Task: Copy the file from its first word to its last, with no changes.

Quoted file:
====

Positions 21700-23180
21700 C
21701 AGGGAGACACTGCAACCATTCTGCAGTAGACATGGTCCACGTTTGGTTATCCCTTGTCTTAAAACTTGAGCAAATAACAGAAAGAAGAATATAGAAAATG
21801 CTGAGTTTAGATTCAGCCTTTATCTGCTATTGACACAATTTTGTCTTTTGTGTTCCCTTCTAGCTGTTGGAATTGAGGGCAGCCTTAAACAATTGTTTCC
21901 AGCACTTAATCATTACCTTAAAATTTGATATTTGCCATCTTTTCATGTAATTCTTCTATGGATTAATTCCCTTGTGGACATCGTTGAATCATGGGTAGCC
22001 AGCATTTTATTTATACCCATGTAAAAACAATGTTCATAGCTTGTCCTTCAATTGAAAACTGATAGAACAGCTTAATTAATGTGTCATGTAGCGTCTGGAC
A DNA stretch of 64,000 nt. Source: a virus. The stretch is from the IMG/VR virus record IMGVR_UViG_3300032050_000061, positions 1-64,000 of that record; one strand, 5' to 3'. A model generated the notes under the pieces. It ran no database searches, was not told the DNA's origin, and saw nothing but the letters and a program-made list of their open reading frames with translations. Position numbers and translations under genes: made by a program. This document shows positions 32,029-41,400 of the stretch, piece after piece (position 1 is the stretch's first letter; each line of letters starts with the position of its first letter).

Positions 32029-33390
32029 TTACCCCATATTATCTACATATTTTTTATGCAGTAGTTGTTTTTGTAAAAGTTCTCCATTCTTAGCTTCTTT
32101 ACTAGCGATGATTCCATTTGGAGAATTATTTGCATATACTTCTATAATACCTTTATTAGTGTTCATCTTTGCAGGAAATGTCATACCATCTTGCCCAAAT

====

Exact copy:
Positions 21700-23180
21700 C
21701 AGGGAGACACTGCAACCATTCTGCAGTAGACATGGTCCACGTTTGGTTATCCCTTGTCTTAAAACTTGAGCAAATAACAGAAAGAAGAATATAGAAAATG
21801 CTGAGTTTAGATTCAGCCTTTATCTGCTATTGACACAATTTTGTCTTTTGTGTTCCCTTCTAGCTGTTGGAATTGAGGGCAGCCTTAAACAATTGTTTCC
21901 AGCACTTAATCATTACCTTAAAATTTGATATTTGCCATCTTTTCATGTAATTCTTCTATGGATTAATTCCCTTGTGGACATCGTTGAATCATGGGTAGCC
22001 AGCATTTTATTTATACCCATGTAAAAACAATGTTCATAGCTTGTCCTTCAATTGAAAACTGATAGAACAGCTTAATTAATGTGTCATGTAGCGTCTGGAC
A DNA stretch of 64,000 nt. Source: a virus. The stretch is from the IMG/VR virus record IMGVR_UViG_3300032050_000061, positions 1-64,000 of that record; one strand, 5' to 3'. A model generated the notes under the pieces. It ran no database searches, was not told the DNA's origin, and saw nothing but the letters and a program-made list of their open reading frames with translations. Position numbers and translations under genes: made by a program. This document shows positions 32,029-41,400 of the stretch, piece after piece (position 1 is the stretch's first letter; each line of letters starts with the position of its first letter).

Positions 32029-33390
32029 TTACCCCATATTATCTACATATTTTTTATGCAGTAGTTGTTTTTGTAAAAGTTCTCCATTCTTAGCTTCTTT
32101 ACTAGCGATGATTCCATTTGGAGAATTATTTGCATATACTTCTATAATACCTTTATTAGTGTTCATCTTTGCAGGAAATGTCATACCATCTTGCCCAAAT